Review: “Xia: Legends of a Drift System”

“Fame, fame, fame, fame, FAME!!” – David Bowie

“SPACE TETRIS!” – Game Night crew

Designer: Cody Miller

Publisher: Far Off Games; Maldito Games

Artists: Cody Miller, Steve “Coolhand” Tyler, Pete Wocken

Players: 3-5

Age: 12+

Time: 1-3 hours; more, if you have a lot of new players and choose a harder setup

The name of the game is “Fame”. You have to gather the most Fame by the end of the game.

You are a hopeful Space Captain, in charge of a small spaceship – a Tier One ship. You and your fellow Captains are flying around the solar system, gathering cargo via trade, salvage, trading, or plundering, and avoiding obstacles, on the way to Titles, Wealth, and the ultimate prize: universal Fame.

Your Tier One ship – your choice of 6 different ships – is customizeable: you can buy various missiles, engines and engine sizes, or guns. Beware, however:


Your ship only has a certain amount of ‘space’, represented by the cubed blocks in the picture above, and the layout of the spaces are unique to each ship; each piece of equipment is also shaped differently, making you have to think about where to place the equipment on your ship board.

In the above picture, my ship only has 10 spaces. I bought a 5-spaced Engine, which I only had room to fit in the center of the ship. That left 2 spaces to the left and 3 spaces to the right free, for cargo.

One of the available ships and its special ability
Game play has 3 stages: the Action stage, the Business stage, and the Update Status phase.


  1. Action Phase: this is the first phase. It can be further divided into Declare (you announce what you are going to do), Spend/Roll (spend Energy and/or roll dice to move, attack, mine, salvage, rescue Stranded ships, and/or explore), and Resolve (resolve any issues, including turn in Missions). Movement can take you into some serious obstacles – for example, Planetary Shields (which can mess your ship up big time, depending on dice rolls) and Debris Fields (which don’t hurt quite as much). Attacking – and Defending – have to be declared before taking the actions; Attack and Defend rolls are compared to see how much damage (if any) the defending ship takes. There are shields that you can purchase and equip for your ship.
  2. Business Phase: this is the second phase. Once this phase starts, the Action Phase ends. If you happen to make it to a planet, this phase is important; it’s skipped if you are anywhere else. The Business Phase lets you do such tasks as: recharge your Energy reserves, repair damage (very important… but you must have at least 1,000 currency to do it), rearrange your ship’s items (could be important if you need some new shields….), and buy Fame… for 5,000 currency.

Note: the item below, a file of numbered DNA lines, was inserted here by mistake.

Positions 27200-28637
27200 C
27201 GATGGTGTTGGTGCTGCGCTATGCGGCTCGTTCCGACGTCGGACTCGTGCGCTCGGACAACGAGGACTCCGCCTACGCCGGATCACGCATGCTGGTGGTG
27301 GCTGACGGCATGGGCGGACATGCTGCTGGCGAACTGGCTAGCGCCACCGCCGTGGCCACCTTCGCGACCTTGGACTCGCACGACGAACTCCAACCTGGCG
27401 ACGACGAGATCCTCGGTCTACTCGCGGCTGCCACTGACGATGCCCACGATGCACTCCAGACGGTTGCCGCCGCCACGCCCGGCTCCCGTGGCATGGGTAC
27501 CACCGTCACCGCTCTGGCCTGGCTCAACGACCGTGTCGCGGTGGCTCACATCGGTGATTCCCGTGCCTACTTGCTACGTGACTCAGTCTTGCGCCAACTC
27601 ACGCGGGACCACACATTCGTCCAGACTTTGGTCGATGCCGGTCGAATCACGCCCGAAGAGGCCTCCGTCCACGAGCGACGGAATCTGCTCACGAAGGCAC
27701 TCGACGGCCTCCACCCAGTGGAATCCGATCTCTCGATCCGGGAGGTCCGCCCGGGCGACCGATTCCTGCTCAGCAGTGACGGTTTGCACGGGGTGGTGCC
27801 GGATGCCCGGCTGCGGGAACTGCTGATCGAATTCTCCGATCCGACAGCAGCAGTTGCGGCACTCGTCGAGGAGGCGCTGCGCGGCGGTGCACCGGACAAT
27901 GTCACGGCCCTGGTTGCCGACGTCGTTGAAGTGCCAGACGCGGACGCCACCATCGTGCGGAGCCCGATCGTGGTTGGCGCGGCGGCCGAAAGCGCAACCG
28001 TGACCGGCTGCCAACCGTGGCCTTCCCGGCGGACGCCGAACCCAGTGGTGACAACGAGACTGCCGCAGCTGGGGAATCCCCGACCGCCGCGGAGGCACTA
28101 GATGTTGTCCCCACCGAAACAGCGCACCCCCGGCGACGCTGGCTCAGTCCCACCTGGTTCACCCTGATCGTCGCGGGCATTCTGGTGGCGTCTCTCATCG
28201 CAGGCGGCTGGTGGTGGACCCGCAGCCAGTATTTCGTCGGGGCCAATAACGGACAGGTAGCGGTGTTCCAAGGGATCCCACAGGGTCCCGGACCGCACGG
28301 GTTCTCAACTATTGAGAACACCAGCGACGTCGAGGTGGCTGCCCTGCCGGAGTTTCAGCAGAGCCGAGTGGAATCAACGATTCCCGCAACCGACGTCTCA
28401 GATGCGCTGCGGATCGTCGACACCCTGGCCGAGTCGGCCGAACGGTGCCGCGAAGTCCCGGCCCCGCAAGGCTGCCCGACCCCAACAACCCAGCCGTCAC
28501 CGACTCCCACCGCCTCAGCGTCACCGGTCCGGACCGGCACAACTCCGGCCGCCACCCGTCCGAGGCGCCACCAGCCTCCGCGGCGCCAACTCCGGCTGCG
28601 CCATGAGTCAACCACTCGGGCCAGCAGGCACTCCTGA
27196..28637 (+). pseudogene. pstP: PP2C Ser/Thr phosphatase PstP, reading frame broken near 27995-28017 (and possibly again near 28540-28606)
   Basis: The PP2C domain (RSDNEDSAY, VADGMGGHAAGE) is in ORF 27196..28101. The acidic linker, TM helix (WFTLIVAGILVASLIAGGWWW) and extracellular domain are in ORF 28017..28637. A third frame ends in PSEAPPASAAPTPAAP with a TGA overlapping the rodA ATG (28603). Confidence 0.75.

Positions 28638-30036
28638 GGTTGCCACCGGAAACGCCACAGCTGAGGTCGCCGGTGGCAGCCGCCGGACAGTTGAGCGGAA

3. Update Status: the last phase. You refresh your special abilities, claim Fame, draw Titles, and/or arm markers.Other actions available per turn are in the above card picture.


Fame Points (FP) are the main resource to gather to win the the game. There are apparently different FP amounts that you can play to (our group, since it was most of our first times, played to 5). Gathering FP is detailed in the above picture, but it really depends on your personal play style. You can be more aggressive and attack opponent ships, cross the line of the law and become an Outlaw, or mix and match styles. The choices are up to you!

20170714_201241[1].jpg Speaking of choices, the game board is full of them. Once you decide to explore, different tiles are revealed, making no two games totally alike. There are nebulae (pink-rimmed area, above) that you can fly through, at a potential cost of energy; outlaw, neutral, and lawful planets that you can land on… if you can get through their shields and don’t mind reputation hits; debris fields to navigate through, and so on…. none of which will be in the same place from game to game.


We had 5 players on Friday. I took the ship pictured earlier: “Puddle Jumper”. I also purchased a 5-space engine, allowing me to roll a d12 dice (yellow, above) instead of a d6 for movement, but didn’t have the currency to purchase weapons or shields. Since I was short on time, I started down the “Explorer” route; I wanted to find as many FP through Exploration Tokens as possible (Exploration Tokens are the “?” tokens in the picture of the game board). I got 1 FP from the 4 Exploration Tokens that I found. However, I picked up 3 FP through maybe the best dice-rolling I’ve had in any Game Night game. When moving through debris fields, asteroid fields, or any kind of hazard, plus on certain encounters, you have to roll a d20 die to determine you outcomes; if you roll a “natural 20” (the “20” pops up, with no modifications on dice rolls), you earn a FP (you can only earn one per turn). I got 3. Unfortunately, I left the game one FP short of the win.

I liked what little bit I got to play! It wasn’t as hard to pick up as it seemed when we were going through the rules, although I wouldn’t recommend it to anyone under 10. The game requires a good bit of strategy, from arming your ship to deciding on whether or not to do certain actions. There appears to be a good bit of customization to the game, not counting the base game board. Luck is also a big part of the game – if your dice rolls are bad, you will be in a world of hurt, because damage-dealers hit hard. A potential turn-off for some is the game length: it can easily run over 2 hours, probably 3.

I need to play this game again, to see some of the features that I didn’t get a chance to use. From what I did experience, it is a very fun game. 

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